Amazon.com Inc. (AMZN) is taking a huge step in efforts to build out its lending business by teaming up with a major Wall Street bank.
Amazon Lending, which launched in 2011, has partnered with Bank of America Merrill Lynch (BAC) in order to provide small business loans for merchants that sell on its online retail platform, according to CNBC. (See also: Would 'Shipping with Amazon' Kill UPS and FedEx?)
Amazon's Chief Executive Officer Jeff Bezos first spoke about plans to team up with a bank in a shareholder letter two years ago. The partnership will allow the e-commerce and cloud computing giant to reduce its risk and access capital specifically to offer credit to a greater pool of merchants so that they can buy more inventory.
Amazon's lending arm is an invitation-only program that makes loans of $1,000 to $750,000, with terms up to one year to businesses that may have otherwise found it hard to get a loan via the traditional route. The lending program, in which Amazon's key initiative is to help sellers move more inventory rather than turn a profit on interest payments from loans, doled out more than $1 billion during the 12-month period ended June 2017. In the four years prior, the retail behemoth had given out a collective $1.5 billion in loans. Compared to Amazon's other high-flying businesses, however, the lending arm has simmered down in the recent period, just barely growing from $661 million in loans in 2016 to $692 million last year, according to the company's annual report released this month.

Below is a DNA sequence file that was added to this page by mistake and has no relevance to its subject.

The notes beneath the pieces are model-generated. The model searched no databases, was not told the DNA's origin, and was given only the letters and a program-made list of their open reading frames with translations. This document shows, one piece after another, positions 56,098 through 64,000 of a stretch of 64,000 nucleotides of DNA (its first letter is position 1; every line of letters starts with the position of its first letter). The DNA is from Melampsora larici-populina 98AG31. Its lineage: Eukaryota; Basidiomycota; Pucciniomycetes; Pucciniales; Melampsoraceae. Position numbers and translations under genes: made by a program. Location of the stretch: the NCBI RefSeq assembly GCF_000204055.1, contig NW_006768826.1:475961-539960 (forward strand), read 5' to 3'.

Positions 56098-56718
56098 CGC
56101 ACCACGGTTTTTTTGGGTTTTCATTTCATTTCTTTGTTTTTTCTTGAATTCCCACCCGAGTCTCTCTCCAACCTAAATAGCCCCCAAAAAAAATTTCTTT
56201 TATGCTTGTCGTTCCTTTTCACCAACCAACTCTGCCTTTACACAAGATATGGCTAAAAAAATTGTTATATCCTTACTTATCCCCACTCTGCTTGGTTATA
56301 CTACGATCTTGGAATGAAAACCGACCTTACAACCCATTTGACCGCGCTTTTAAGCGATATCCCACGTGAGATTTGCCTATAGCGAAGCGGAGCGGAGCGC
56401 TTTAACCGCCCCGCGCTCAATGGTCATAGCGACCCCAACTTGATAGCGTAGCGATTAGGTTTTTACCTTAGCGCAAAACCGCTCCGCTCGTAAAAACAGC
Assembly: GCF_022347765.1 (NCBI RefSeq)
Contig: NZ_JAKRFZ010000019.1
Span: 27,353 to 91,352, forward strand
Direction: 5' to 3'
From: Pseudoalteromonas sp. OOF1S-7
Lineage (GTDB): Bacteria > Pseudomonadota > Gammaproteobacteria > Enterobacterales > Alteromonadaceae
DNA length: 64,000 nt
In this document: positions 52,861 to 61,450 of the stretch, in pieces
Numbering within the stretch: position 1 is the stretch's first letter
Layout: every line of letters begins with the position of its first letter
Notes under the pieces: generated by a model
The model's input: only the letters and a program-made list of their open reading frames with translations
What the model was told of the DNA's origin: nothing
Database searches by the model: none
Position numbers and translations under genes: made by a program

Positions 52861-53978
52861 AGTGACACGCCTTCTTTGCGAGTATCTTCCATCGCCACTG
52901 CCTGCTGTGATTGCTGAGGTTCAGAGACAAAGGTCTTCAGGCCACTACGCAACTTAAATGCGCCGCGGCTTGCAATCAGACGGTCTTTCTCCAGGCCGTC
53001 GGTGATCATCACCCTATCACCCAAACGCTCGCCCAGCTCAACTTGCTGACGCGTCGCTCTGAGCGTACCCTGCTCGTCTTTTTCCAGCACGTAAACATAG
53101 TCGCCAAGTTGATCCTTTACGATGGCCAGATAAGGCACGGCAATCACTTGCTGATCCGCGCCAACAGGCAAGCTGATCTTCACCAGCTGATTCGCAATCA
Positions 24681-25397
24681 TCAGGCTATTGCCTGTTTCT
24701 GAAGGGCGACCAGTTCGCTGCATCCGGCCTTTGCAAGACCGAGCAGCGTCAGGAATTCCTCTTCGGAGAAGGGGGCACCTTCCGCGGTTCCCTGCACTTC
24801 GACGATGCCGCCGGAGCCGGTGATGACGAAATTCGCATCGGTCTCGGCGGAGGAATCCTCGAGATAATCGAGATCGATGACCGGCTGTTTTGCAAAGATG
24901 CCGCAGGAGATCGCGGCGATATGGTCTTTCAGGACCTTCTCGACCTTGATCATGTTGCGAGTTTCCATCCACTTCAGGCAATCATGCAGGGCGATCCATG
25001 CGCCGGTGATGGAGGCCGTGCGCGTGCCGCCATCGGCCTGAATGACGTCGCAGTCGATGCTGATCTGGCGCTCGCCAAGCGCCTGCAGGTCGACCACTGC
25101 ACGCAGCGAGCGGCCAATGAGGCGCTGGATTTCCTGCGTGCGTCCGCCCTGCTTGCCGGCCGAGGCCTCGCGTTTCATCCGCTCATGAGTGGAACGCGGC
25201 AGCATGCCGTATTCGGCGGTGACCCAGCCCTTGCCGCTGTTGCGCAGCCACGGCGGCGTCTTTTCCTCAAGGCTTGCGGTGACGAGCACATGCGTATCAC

While in 2016, Amazon managed to double the amount of loans it provided to merchants, the slowed expansion in 2017 was reportedly a deliberate move by the Seattle-based retail giant as it sought to take a more measured approach to growth and get a better understand the large-scale lending business.
Amazon Lending, which typically offers rates in the range between 6% to 14%, heads off against players such as Jack Dorsey's fintech platform Square Inc. (SQ), digital payments pioneer PayPal Holdings Inc. (PYPL) and automated lending platform Kabbage, among others in the high-growth business. (See also: Three Big Tech Stocks We Still ‘Love’: Susquehanna.)